Godot 3.4 ships
The Godot team has released Godot 3.4, the latest update to the open-source game engine.
The release updates Godot’s physics engine and renderer, adding support for portal occlusion culling and improving tonemapping; introduces a new UI theme editor; and adds support for glTF export.
A powerful open-source alternative to Unity for 2D and 3D titles
Originally developed in-house at Argentinian game developer Okam Studio, Godot provides an open-source alternative to Unity, and is currently being used on a range of indie and mobile games, both 2D and 3D.
Since going open-source in 2014, work on Godot has been steadily accelerating, in part thanks to funding from Mozilla, Microsoft, and most recently, grants from Epic Games and Russian game developer Kefir.
In 2019, it became the de facto open-source game engine, with the Blender Foundation removing its own game engine from Blender 2.80 and recommending Godot as a “more powerful alternative”.
Rendering: support for portal occlusion culling, and better tonemapping of bright lights
An originally unscheduled update on the way to the long-awaited Godot 4.0, Godot 3.4 nevertheless manages to pack in quite a few new features for games artists.
Godot’s render engine gets support for portal occlusion culling, making it possible to prevent objects hidden behind other geometry from being rendered, improving performance.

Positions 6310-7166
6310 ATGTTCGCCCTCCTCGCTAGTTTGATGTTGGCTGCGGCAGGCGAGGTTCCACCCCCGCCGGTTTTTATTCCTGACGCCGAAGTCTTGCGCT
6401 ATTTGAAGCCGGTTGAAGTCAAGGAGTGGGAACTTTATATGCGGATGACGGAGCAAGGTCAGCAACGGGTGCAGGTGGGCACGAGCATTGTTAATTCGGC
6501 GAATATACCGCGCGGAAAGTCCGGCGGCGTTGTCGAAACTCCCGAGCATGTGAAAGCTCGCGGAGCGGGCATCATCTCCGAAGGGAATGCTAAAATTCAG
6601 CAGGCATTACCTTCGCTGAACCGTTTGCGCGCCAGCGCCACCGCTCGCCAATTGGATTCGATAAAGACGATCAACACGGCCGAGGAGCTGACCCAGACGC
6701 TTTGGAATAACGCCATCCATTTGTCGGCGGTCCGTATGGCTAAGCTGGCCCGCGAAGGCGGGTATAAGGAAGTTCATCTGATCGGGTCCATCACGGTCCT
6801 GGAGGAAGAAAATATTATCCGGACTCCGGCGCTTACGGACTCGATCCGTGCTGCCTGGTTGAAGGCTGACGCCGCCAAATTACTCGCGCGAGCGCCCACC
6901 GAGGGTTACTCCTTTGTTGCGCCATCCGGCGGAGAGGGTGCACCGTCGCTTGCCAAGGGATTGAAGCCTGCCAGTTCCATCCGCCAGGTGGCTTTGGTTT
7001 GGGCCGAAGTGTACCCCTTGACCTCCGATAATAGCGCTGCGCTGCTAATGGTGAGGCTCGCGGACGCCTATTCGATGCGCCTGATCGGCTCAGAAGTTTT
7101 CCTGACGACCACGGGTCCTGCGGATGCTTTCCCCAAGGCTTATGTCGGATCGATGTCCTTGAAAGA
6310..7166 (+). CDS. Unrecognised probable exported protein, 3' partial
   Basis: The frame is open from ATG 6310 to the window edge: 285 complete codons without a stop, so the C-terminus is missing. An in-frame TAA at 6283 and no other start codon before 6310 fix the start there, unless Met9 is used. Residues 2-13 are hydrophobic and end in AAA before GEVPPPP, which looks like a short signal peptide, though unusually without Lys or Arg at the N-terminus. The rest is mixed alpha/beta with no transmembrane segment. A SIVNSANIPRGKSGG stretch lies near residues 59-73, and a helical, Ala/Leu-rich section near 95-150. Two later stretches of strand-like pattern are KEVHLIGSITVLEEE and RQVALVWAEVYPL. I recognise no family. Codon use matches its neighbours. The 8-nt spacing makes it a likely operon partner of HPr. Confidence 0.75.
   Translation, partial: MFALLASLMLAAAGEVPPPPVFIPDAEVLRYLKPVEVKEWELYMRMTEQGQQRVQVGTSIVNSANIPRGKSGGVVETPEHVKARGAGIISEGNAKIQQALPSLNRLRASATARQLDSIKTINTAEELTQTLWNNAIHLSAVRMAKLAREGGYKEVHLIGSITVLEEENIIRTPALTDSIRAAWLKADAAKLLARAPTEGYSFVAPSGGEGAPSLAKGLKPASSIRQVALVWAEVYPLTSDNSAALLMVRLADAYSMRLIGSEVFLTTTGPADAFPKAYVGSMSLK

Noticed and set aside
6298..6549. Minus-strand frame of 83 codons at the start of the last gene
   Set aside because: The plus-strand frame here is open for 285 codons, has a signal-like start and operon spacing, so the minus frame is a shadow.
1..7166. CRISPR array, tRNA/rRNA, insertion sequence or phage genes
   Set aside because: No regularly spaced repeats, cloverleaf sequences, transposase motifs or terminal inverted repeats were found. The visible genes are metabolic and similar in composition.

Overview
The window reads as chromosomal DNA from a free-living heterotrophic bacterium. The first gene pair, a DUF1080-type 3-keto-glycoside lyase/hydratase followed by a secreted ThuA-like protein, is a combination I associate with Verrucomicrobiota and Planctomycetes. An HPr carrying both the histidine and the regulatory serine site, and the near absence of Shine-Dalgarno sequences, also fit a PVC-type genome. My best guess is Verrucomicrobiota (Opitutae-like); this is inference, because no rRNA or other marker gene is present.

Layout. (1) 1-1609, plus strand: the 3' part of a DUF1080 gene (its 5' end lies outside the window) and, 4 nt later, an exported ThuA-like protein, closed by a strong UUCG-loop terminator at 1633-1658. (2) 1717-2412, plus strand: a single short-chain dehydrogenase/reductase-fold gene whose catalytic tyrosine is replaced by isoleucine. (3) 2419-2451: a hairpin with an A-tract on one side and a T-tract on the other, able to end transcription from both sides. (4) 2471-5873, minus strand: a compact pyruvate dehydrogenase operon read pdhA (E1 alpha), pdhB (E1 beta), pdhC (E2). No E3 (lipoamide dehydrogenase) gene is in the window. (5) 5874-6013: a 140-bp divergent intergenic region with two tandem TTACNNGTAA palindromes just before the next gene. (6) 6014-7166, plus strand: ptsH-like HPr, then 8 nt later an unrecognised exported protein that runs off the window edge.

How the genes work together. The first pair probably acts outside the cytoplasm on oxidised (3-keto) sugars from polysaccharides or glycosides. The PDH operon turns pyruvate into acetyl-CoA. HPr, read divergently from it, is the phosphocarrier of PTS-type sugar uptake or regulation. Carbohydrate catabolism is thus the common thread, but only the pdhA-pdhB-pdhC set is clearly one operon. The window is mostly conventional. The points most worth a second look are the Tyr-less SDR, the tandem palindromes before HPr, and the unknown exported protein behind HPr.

Raster occlusion culling is due in Godot 4.0.
The renderer also gets a new ACES fitted tonemapper, which should better mimic the appearance of very bright lights and emissive materials.
Physics: better calculation of convex hulls for dynamics simulations
There are also a number of updates to Godot’s physics systems, particularly 3D physics – due to become the default physics engine in Godot 4.0 – including improved generation of convex hulls for dynamics sims.
The particle system gets a new ring emitter for 3D particles.
New UI theme editor, glTF export and WebP image encoding
Workflow and pipeline improvements include a new UI theme editor, shown in the video above, which is intended to streamline the process of creating interface elements for games.
It is also now possible to export in glTF format, making it possible to edit scenes created in Godot in DCC tools like Blender; and to encode images in WebP format.
You can find a full list of changes, including those more relevant to programmers, via the links below.
Availability and system requirements
Godot 3.4 is available under the MIT licence for 32-bit and 64-bit Windows and Linux, and macOS.